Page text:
the story of the potato peeler

when we last left our heroine…

i was having an ‘incident’ at the airport. You can’t just refuse to reboard your own plane. everyone else was seated, waiting.  I was quite calm, i went to the counter, crying, and i said “that thunder storm scared me. i’m not ready to get back on right now.”

this becomes an ‘incident’ in an airport.  And the counter agent calls for help. Security sends out a nurse and a policeman on a golfcart scooter. The nurse is there to medicate me (i declined medication). The police guy’s job is to write up the ‘incident report.’ Are you on any drugs? do you have any psychiatric conditions.

No really, I just don’t to fly right this second. Yes, I was crying. but mostly from being freakishly overtired, and i was crying in that way you get when you start crying and can’t stop.

The counter chick checks and there are no later flights available. The nurse finally talks me into going down to talk to the pilot. She walks through the boarding tunnel with me, drops me off in the cockpit.  I talk to the pilot. He says: “that storm was a bit rough? well, you know we wouldn’t do something that wasn’t safe.”

I say: “it’s not about what’s safe, it’s about how i feel.”

they settle me into a new first-class seat, with no one around me, and assign a first-class stewardess to ‘take care’ of me.  (they don’t want to risk that i am psychiatric and might start screaming “help me help me we’re all going to die” on the plane. I didn’t.) mostly i just cried.

I arrive, wrung out. and i swear to myself that i will never fly again.

And after that, i didn’t fly for two years. i drove 9 days cross country (alone) 4 times, instead of flying.

and really, by then, i had talked myself into a big gigantic anxiety loop. i was afraid of everything. being a passenger in a car, riding the ferry.

After two years, i decided that i’d had enough, and i called up a psychologist who specialized in panic and anxiety.  After a mere 5 hours of one-on-one talk therapy i was mostly fixed.

Well, fixed enough that i could fly again.

I loved my therapist guy. he was smart and very hilarious. after even the first session with him, i felt like like my very firm ideas about my well-earned and (naturally) correct self-preservationist anxiety about flying were going to dissolve. It’s like i had a tight gridwork of ideas, and after just one session i could see the puzzle of ideas wasn’t made of concrete, it was made of Jell-o.  and he had started to push on one corner of the puzzle and now i could see gaps in my logic.

two great anecdotes from my time with him:

(1) Potato Peeler

one activity was to describe what was the worst thing that could happen. I said i was afraid of flying, and of having a panic attack, and that i’d lose control in some way while on the plane.

He rolls his eyes and says: “i wish i could show you the transcripts i have in this drawer here.  Everyone with a flying phobia says the EXACT same thing. Lose control.  Now tell me Belle, when you’re making dinner, do you ever peel potatoes?”

Yes.

“Do you use a potato peeler?”

um yes.

“Do you ever take the potato peeler and jab yourself in the eye?”

ah …no.

laughter.

“Of course you don’t. you don’t ‘lose control’. on a flight, you might feel bad, and so what’ll you do? you might start crying. no one will notice. They’ll think that you’re missing your boyfriend back home. They’ll think you’re traveling to a funeral. No one will care.”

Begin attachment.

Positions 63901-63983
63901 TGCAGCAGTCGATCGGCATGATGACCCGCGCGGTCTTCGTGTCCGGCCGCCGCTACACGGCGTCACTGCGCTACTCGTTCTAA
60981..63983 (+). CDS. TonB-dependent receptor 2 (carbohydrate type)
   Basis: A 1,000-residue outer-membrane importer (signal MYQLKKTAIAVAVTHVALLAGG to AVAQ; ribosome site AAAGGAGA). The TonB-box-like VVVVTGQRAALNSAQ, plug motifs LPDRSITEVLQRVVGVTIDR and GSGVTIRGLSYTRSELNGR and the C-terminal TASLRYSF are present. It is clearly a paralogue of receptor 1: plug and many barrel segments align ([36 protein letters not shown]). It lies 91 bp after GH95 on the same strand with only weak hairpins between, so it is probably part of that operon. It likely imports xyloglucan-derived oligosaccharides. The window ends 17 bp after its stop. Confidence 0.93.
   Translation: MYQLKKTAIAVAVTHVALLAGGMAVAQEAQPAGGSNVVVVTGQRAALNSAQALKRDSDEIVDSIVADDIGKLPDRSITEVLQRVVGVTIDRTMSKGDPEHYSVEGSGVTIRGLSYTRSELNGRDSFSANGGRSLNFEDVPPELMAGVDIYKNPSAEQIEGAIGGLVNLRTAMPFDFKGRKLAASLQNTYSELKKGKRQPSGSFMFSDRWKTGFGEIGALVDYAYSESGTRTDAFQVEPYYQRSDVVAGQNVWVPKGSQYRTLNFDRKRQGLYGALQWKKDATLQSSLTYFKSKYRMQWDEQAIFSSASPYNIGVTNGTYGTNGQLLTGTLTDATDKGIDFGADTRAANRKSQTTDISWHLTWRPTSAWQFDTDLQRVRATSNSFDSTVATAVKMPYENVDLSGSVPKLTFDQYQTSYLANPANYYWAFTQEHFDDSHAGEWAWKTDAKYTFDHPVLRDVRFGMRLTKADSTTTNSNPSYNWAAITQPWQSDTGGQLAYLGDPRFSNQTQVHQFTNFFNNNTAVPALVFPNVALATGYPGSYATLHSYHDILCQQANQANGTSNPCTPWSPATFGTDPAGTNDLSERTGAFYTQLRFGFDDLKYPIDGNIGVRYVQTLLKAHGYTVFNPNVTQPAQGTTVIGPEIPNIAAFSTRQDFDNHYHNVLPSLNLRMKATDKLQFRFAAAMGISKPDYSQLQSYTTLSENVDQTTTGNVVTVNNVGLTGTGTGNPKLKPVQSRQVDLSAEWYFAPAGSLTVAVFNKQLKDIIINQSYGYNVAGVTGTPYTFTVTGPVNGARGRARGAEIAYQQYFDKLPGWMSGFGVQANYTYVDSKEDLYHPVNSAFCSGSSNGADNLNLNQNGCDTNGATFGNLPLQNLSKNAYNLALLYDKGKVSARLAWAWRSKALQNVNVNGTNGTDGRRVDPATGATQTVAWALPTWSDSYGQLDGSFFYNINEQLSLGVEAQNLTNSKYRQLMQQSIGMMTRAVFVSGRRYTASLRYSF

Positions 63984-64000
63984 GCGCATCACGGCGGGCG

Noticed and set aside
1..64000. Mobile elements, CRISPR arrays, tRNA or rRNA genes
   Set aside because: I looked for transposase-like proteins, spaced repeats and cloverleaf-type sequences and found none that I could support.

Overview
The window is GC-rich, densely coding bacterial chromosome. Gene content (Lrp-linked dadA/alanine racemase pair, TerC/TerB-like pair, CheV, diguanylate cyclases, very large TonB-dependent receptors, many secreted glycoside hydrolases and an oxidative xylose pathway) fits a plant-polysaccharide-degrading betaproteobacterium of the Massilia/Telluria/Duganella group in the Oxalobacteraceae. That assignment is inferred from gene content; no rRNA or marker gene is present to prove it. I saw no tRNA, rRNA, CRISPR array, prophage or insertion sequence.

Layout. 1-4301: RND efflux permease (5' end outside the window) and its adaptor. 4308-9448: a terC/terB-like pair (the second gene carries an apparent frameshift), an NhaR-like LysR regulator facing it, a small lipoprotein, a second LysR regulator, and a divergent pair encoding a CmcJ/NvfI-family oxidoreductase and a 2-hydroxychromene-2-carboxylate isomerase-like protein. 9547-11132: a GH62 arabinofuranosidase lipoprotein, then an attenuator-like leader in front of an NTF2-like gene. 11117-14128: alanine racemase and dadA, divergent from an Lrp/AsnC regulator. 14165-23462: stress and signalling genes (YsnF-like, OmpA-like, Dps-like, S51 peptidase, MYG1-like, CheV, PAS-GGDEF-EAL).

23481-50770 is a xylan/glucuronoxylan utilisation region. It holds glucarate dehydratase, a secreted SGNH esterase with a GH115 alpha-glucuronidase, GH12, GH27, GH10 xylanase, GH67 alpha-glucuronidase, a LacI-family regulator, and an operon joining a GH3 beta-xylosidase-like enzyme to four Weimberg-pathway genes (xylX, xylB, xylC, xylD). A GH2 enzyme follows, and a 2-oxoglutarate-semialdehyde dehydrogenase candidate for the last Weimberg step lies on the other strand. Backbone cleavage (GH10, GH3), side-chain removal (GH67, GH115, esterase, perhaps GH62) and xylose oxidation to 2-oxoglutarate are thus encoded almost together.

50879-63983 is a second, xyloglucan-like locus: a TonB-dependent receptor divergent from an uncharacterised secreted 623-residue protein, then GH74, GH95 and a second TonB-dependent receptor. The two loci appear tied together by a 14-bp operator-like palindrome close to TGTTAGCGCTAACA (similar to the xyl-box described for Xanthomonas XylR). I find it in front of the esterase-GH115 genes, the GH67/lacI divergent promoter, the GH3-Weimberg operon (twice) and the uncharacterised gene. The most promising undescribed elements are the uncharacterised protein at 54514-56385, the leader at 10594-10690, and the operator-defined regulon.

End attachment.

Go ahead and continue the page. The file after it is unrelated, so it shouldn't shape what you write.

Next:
(2) Toilet handle

When i tried to justify that my phobia was based on real facts, like planes do crash you know, he countered that with logic and statistics.

and he said, “you should come with me sometime when i do group therapy with my compulsive hand-washers.  They think their phobia is logical, too. I have this activity where I take the whole group of them into the bathroom, and i TOUCH the toilet flusher lever thingy … and then i RUB my hands all over my face!  They start shrieking and groaning!”

we laugh. of course, their phobias are ridiculous. aren’t they.

~

OK, so maybe i’m a particularly good poster child for therapy. Yes, some people need more help, need medication, need longer therapy. need different kinds of ongoing treatments. I was clearly in the right place, with the right guy, at the right time, and I was motivated to change.

and now, thankfully, i not only can fly (!) but i also feel quite solid in realizing that our self-destructive and limiting thoughts don’t have to be listened to. It’s like a mis-firing, a weirdness that gets started. but that doesn’t mean we have to give in.  “I feel like a glass of wine” does NOT mean “I will drink a glass of wine.”  a thought is just a thing that flits past.

and i wrote this to heidi: yes, your brain may have thoughts, but they’re not truths. they’re just thoughts. compulsive thoughts are irritating, they’re the wolf, but they’re not the truth. you just look in the mirror and look in the eyes of one of those babies. the truth is in there.

Fuck You Wolfie.

Belle

I want to put this online, to hold myself accountable. I want to document the noise in my head. I’m tired of thinking about drinking. date of last drink: june 30, 2012

2 thoughts to “the story of the potato peeler”

  1. Great blog post and thank you for telling the rest of the story. Thank you for all that you do.I will be joining your challenge when I am back from vacation in july. Which seems like a long way off. I started my own little counting a new yesterday today is day 2.
    bizi

  2. I love the stories that your therapist shared with you! You are such a great writer! Glad you can ‘fly’ now! 🙂

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